We reported last week that the latest adaption of Stephen King’s Salem’s Lot will be premiering on Warner Bros. Discovery’s streaming platform Max. After being completed, but having its release delayed twice and then being pulled from the schedule, the Gary Dauberman-directed movie was seemingly in limbo.

Warner Bros. says this is because they had an upcoming content void on their streamer due to the strikes and they needed something to fill it. They will be making this a streaming event. Author King has seen the movie, and has now weighed in on this to give his views about the finished product.


In a post on Twitter he alluded to the adaption following the pace of the book and of the 1970s adaption. They both start as something of a slow burn and then accelerate and ramp up as the climax approaches, with the characters fleshed out before the real mayhem begins. He said:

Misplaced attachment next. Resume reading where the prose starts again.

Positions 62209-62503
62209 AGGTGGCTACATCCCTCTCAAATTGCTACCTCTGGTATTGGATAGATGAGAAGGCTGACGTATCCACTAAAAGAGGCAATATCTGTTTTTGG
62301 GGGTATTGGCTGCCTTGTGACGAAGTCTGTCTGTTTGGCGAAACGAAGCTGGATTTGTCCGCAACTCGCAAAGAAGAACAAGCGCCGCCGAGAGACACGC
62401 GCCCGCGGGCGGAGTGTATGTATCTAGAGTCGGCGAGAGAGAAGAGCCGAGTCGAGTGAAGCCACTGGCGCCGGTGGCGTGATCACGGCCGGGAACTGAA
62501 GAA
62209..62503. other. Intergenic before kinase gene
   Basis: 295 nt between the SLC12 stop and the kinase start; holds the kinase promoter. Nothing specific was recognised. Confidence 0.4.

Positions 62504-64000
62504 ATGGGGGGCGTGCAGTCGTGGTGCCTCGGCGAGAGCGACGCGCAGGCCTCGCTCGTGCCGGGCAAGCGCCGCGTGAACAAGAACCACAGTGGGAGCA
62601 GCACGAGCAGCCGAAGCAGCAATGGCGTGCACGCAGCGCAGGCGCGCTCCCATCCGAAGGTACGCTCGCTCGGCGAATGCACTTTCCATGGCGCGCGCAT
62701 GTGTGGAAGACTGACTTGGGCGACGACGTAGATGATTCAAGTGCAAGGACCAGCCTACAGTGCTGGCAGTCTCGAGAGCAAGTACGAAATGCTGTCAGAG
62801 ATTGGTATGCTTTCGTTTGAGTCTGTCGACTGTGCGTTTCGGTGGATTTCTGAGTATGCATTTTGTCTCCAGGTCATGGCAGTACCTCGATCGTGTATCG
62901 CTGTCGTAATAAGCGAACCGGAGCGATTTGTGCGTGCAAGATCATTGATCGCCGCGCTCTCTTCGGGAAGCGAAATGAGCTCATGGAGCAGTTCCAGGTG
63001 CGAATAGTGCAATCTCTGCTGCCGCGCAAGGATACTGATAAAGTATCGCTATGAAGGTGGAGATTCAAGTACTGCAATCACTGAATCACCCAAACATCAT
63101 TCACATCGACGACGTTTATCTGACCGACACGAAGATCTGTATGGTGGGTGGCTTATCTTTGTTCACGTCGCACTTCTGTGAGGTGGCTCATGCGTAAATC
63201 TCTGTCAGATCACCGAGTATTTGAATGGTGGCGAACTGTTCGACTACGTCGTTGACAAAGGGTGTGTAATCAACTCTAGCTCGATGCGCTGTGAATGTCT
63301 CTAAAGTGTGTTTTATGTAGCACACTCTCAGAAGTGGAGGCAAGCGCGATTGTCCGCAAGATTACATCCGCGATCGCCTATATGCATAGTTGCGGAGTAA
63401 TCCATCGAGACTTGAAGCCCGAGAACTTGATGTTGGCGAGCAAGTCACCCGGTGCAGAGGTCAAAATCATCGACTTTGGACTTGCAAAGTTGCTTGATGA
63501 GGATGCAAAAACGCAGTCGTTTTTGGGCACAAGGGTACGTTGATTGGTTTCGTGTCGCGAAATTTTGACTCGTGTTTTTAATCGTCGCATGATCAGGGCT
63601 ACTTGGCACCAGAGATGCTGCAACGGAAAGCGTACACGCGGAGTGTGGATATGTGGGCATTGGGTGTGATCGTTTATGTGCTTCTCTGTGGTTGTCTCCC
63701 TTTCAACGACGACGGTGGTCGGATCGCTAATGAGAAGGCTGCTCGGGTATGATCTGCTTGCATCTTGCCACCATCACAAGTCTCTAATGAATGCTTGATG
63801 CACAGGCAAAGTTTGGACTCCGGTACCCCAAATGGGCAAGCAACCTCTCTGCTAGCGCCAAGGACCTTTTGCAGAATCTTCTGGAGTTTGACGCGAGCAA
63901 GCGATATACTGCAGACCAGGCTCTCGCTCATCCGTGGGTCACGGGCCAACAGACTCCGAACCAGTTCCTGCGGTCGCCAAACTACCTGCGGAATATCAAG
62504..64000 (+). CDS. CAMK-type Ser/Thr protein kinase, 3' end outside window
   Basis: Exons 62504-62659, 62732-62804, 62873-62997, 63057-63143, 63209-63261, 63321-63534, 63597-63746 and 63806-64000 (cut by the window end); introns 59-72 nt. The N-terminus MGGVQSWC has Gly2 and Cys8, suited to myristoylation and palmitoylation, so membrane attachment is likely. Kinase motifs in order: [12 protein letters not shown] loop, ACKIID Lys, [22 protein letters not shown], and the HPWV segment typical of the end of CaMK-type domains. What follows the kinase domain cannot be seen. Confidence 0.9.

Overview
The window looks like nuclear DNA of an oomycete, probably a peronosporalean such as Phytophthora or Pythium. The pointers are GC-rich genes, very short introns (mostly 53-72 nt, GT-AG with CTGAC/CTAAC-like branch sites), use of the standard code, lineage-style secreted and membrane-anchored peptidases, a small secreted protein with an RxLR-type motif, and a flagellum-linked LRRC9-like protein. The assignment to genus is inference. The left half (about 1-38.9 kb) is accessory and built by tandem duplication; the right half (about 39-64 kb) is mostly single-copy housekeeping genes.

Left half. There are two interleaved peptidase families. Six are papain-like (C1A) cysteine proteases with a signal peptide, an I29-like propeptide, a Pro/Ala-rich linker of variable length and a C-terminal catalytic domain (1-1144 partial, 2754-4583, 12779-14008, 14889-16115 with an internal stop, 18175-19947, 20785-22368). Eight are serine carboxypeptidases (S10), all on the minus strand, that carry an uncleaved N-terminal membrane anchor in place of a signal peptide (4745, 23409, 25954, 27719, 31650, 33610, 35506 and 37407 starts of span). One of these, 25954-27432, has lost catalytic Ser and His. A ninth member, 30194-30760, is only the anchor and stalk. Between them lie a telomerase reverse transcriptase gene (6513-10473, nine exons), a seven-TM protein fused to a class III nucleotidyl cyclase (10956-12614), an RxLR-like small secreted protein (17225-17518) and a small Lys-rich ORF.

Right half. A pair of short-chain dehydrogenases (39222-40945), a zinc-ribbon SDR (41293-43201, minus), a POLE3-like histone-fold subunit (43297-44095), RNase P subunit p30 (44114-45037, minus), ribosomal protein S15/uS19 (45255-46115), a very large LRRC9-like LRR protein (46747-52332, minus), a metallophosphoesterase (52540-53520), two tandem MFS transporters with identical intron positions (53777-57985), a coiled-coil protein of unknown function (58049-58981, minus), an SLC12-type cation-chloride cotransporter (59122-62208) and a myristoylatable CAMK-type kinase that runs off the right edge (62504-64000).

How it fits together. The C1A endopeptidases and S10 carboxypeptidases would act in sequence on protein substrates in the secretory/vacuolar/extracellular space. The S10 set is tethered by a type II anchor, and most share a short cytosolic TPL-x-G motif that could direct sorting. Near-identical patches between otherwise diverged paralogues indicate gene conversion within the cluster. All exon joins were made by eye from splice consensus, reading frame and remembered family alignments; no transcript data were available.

“The Warner Bros remake of Salem’s Lot, currently shelved, is muscular and involving. It has the feel of ‘Old Hollywood,’ when a film was given a chance to draw a breath before getting to business. When attention spans were longer, in other words. It feels like a horror movie version of slow-burn movies like The Great Escape. It builds very well. There are diversions from the book I don’t agree with, but on the whole, faithful. Best scene: Danny Glick in the hospital, trying to claw down a blood bag.”

Lewis Pullman stars as author Ben Mears, a man who returns to his hometown of Jerusalem’s Lot to complete a novel about a terrifying incident from his childhood. Mears makes new friends and starts a new romance in the town, just as people start to die. Mears and his new friends slowly discover the terrifying reality of evil at the heart of their community.

Alfre Woodard, Bill Camp, William Sadler, Makenzie Leigh, John Benjamin Hickey, Pilou Asbæk, Jordan Preston Carter, and Spencer Treat Clark also star.

Check back every day for movie news and reviews at the Last Movie Outpost

LMO Fcaebook LMO Instagram LMO Twitter LMO YouTube LMO Social Discord